Physiotherapy for spinal deviations…

Although spinal curvature (or curvature of spine) can refer to the normal concave and convex curvature of the spine, in clinical contexts, the phrase usually refers to deviations from the expected curvature, even when that difference is a reduction in curvature.

Types include kyphosis (Deviating outwards from the body), lordosis (Deviating Inwards to the body), and scoliosis (Curving to the side, eg, a ‘C’ or ‘S’ shape).

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The thoracic and sacral (pelvic) curves develop in the fetus. Around 6 months after birth the cervical curve appears which helps hold the head up. Around one year of age the lumbar curve develops which helps with balance and walking. The cervical and lumbar curves are considered secondary curves whereas the thoracic and sacral curves are primary.

SCOLIOSIS:

Scoliosis is a sideways curvature of the spine that occurs most often during the growth spurt just before puberty. While scoliosis can be caused by conditions such as cerebral palsy and muscular dystrophy, the cause of most scoliosis is unknown.

Most cases of scoliosis are mild, but some children develop spine deformities that continue to get more severe as they grow. Severe scoliosis can be disabling. An especially severe spinal curve can reduce the amount of space within the chest, making it difficult for the lungs to function properly.

Children who have mild scoliosis are monitored closely, usually with X-rays, to see if the curve is getting worse. In many cases, no treatment is necessary. Some children will need to wear a brace to stop the curve from worsening. Others may need surgery to keep the scoliosis from worsening and to straighten severe cases of scoliosis.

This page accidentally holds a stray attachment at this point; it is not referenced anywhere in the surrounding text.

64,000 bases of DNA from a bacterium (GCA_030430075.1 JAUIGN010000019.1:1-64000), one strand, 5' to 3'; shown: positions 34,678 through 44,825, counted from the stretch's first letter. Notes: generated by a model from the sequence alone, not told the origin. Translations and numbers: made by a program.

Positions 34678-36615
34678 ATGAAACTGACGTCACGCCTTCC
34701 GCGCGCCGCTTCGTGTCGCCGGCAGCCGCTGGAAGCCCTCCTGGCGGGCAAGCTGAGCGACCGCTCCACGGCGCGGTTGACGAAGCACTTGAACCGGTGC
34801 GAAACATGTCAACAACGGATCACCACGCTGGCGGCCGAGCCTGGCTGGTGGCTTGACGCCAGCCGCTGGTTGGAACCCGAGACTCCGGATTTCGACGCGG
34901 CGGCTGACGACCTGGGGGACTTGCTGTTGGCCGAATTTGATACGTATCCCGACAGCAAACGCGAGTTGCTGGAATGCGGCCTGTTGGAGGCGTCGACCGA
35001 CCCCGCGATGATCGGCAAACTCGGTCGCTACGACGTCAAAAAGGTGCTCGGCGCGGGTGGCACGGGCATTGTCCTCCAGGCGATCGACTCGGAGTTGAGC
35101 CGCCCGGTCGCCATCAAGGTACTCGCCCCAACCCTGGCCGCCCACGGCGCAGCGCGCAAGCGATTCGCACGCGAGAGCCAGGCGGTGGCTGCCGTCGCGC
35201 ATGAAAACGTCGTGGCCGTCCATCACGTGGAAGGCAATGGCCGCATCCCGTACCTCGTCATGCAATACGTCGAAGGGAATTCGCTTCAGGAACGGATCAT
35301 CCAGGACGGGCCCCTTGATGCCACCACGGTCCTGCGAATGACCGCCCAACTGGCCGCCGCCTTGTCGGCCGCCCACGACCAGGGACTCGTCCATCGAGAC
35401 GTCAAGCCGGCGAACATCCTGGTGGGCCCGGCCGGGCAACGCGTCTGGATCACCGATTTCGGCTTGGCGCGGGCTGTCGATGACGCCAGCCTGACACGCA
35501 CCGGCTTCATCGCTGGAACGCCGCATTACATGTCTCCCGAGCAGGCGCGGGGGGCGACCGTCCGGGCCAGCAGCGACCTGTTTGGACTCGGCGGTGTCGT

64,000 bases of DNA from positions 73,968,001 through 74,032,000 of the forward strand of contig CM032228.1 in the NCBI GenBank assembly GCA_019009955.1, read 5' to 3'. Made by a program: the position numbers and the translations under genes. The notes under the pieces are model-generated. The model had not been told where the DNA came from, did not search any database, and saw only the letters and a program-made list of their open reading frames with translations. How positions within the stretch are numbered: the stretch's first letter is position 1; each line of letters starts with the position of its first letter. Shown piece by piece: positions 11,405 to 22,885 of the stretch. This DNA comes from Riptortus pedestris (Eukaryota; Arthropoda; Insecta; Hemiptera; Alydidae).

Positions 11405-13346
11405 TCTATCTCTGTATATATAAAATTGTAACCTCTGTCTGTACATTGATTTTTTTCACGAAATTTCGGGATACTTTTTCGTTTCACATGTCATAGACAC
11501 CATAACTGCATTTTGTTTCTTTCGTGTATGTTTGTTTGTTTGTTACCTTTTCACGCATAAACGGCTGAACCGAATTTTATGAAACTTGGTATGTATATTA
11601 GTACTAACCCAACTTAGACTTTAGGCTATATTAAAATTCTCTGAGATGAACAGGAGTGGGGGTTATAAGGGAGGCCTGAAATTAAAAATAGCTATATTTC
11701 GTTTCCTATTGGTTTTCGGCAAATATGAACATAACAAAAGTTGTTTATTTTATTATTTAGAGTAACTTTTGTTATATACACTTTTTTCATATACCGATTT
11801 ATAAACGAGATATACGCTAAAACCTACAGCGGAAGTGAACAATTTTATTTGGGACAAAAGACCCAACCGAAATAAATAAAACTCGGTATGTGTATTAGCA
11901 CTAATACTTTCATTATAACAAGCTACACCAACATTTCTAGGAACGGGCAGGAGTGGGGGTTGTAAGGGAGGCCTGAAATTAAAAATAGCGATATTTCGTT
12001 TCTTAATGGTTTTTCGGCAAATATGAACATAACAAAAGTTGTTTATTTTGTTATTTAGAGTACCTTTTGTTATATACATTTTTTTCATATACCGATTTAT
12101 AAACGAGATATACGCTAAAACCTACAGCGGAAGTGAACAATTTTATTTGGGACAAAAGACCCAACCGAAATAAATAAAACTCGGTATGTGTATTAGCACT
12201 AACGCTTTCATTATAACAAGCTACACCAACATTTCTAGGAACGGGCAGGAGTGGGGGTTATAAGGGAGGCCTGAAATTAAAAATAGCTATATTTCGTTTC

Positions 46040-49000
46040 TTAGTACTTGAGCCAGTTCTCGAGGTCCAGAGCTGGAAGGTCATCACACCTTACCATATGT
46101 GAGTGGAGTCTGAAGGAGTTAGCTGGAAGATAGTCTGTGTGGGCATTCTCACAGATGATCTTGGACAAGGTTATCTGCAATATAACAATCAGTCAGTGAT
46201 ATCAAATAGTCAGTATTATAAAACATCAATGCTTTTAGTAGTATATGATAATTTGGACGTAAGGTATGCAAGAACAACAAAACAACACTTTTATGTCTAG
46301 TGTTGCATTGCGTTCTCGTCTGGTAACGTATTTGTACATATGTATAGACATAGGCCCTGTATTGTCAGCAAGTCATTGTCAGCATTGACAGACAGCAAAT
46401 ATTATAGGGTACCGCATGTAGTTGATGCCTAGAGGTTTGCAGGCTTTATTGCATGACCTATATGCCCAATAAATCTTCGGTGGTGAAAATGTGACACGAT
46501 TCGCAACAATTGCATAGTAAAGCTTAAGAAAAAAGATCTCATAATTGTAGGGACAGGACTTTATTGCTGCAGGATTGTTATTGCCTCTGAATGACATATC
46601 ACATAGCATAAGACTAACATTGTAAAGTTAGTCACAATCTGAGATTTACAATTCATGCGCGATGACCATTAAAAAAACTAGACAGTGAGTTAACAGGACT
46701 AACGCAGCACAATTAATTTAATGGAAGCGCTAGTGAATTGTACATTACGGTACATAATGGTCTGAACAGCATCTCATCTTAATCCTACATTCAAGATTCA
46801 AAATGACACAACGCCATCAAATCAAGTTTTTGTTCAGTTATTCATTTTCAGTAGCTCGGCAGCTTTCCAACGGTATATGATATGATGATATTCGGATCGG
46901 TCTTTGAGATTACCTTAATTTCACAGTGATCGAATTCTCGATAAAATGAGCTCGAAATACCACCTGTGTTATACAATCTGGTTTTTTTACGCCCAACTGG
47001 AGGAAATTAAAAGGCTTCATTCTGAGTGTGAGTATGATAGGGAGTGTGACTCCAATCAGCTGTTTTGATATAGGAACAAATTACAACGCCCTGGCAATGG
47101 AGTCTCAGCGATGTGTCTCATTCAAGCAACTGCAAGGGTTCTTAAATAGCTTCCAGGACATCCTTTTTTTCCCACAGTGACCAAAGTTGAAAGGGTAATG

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HOW DOES SCOLIOSIS DEVELOPE?

Sometimes it is not known why a scoliosis develops. If the specific cause is unknown, it is termed idiopathic. Idiopathic scoliosis is the most common type of scoliosis and affects about two to three per cent of the population. It tends to run in families and is more common in girls than in boys. Most often the scoliosis develops in middle or late childhood during a rapid growth spurt.

Scoliosis can also be congenital (present at birth) or it may develop as a result of another neurological condition such as cerebral palsy, spina bifida, or spinal muscular atrophy.

Any part of the spine can be affected by scoliosis, however, most often the thoracic and then lumbar spines are affected. The vertebrae curve to one side and may rotate, which makes the waist, hips, or shoulders appear uneven.  At first, a C-shaped curve may develop causing the shoulders and hips to tilt down on one side. In an effort to keep the head in the middle, the spine may compensate by curving the lower part of the spine in the other direction, forming an S-curve.

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